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Will Mubarak fall?

I’ve been glued to Al Jazeera for the last several hours and monitoring Twitter hashtags #egypt and #jan25 for breaking news about the ongoing protests in Egypt. While things are developing quickly, it’s not looking good for President Mubarak, who has ruled Egypt with an iron fist for the last 30 years.

Tens or hundreds of thousands of protesters have taken to the streets across Egypt today. The exact numbers aren’t clear yet. There were open clashes with the police earlier in the day. Footage showed many throwing stones at the security forces. Several people have been killed, including at least a couple police officers, and hundreds of civilians are reportedly injured. The headquarters for the ruling party is currently in flames, and the police appear to now have retreated from many places. Despite these obvious signs of violence, I don’t think anyone will argue that violence on the part of the protesters was the deciding factor if Mubarak does end up falling. If anything, it has likely only led to increased violence and slowed progress towards a collapse of the regime.

The response to the military, which is now out on the streets, has been quite different. There has been a lot of footage showing the tanks being greeted by cheering protesters. Chris Hayes, The Nation‘s Washington editor, tweeted that a friend in Alexandria wrote that, “Protesters are assembling to greet the army with flowers.” One Al Jazeera reporter said that on at least one occasion soldiers got out of their tanks to shake hands with demonstrators who surrounded them.

There are also signs of defections among the police. The AP reported that “several of the policemen stripped off their uniforms and badges and joined the demonstrators.” And the beautiful picture above was just tweeted by Christine Estima, showing one Egyptian woman kissing a riot police officer.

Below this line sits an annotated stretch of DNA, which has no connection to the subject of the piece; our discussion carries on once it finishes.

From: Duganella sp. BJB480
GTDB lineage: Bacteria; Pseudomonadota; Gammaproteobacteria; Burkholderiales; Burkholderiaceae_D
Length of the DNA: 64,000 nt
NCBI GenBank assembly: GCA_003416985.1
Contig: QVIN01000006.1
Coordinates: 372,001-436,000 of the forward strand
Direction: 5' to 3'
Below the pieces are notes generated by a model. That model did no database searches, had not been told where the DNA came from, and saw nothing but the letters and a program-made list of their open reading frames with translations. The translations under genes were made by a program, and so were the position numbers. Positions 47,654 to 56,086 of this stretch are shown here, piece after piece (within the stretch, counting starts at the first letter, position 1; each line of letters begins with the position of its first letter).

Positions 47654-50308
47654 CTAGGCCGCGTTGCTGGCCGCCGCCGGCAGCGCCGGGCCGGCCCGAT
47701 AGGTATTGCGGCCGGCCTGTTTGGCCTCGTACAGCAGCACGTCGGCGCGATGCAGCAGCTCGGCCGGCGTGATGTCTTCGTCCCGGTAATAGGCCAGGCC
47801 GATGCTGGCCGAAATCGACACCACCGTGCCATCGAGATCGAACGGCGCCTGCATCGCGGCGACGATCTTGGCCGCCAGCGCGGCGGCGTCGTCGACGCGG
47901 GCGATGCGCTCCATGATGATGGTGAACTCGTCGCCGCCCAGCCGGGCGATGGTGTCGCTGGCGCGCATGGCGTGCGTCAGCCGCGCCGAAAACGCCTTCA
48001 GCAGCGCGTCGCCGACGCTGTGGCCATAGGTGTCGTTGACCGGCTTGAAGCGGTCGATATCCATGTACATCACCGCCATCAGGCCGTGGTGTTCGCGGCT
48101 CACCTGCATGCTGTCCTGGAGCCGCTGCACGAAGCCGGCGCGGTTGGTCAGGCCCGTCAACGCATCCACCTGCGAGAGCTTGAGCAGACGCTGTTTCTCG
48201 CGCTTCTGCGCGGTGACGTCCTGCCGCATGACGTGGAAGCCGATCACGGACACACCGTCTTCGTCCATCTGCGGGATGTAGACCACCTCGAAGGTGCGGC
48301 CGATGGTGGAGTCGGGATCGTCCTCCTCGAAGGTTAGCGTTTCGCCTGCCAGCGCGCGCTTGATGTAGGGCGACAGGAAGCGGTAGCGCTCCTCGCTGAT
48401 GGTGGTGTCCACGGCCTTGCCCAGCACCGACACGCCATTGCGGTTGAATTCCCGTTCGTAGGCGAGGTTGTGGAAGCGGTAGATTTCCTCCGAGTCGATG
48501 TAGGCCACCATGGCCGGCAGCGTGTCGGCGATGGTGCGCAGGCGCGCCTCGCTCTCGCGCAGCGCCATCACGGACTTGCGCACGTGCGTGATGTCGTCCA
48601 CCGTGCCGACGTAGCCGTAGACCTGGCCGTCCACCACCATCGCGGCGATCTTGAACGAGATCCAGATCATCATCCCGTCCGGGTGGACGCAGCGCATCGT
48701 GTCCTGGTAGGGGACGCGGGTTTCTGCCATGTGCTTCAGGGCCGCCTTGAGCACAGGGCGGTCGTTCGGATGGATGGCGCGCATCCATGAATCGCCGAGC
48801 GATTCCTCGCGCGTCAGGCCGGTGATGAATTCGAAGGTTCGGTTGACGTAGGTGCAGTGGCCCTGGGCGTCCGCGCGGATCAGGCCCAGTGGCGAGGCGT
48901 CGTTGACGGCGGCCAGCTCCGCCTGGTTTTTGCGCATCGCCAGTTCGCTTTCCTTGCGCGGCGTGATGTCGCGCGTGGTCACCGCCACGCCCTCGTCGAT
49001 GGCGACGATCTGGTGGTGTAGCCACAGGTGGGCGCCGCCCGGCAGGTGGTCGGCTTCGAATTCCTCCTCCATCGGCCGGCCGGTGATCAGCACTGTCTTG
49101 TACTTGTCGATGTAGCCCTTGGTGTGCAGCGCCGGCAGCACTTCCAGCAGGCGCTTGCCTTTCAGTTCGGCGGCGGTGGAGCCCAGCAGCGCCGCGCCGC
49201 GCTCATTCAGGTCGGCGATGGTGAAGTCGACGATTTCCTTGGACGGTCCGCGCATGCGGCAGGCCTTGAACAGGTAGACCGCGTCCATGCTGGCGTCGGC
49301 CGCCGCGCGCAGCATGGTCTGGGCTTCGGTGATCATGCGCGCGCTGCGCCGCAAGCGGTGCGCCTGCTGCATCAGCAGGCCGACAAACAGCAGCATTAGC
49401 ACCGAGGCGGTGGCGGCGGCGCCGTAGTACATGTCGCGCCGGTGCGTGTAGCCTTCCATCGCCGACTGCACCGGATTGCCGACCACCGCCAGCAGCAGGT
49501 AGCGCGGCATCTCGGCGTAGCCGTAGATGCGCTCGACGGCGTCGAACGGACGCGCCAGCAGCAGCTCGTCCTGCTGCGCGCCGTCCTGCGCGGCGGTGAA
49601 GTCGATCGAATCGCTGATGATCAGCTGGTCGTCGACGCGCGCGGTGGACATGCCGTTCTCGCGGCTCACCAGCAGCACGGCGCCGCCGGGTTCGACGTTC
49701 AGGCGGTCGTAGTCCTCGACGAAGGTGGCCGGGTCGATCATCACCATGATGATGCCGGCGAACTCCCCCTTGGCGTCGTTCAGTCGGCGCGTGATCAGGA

While the military has not cracked down, it is still not clear whether they will ultimately side with the people. If they do, it could very well be one of the decisive factors in whether the regime survives. Another key factor will be what happens tomorrow. Do the protesters have a plan regarding how to escalate if Mubarak doesn’t step down? If Egyptians hope to have more success than the Green Movement in Iran, they must be prepared to use other tactics, like perhaps a general strike, if the protests don’t produce the changes the people are demanding.

Meanwhile, Mubarak was supposed to give a public speech earlier in the day, but he has yet to be seen. And the US appears to be sitting on the fence, waiting to see what happens. As White House Press Secretary Robert Gibbs repeatedly said in response to questions at a press briefing just minutes ago, they are “monitoring a very fluid situation.”

It’s really quite sad. The US has backed the Egyptian government with extensive military aid for decades. If the Obama administration wanted to support the protesters, and in turn real democracy in the Arab world, President Obama could play a decisive role by stating clearly that Mubarak should step down and that US aid to Egypt will be cut off until he does. Instead, Vice President Biden denied that he is a dictator last night on PBS, in essence, choosing to back him until the bitter end – which appears to be rapidly approaching.

UPDATE: President Mubarak finally gave a speech. He said that he was aware of the socio-economic problems that everyday Egyptians face and would be taking measures to address them, including asking the government to resign. He said he would appoint a new government tomorrow and that he supported the freedom of expression, but not the “chaos,” looting and arson of today. (If the protesters would have maintained greater nonviolent discipline, he wouldn’t have been able to make these arguments.)

Analysts and commentators at Al Jazeera are arguing that Mubarak’s speech is unlikely to appease the protesters, who immediately took to the streets chanting, “Down, Down with Mubarak!” following the speech. And again it’s hard to imagine a speech like this being made if the US would have been more direct in cutting aid and telling the Egyptian leader to step down. Now we will have to wait and watch to see what the Egyptian people decide to do next.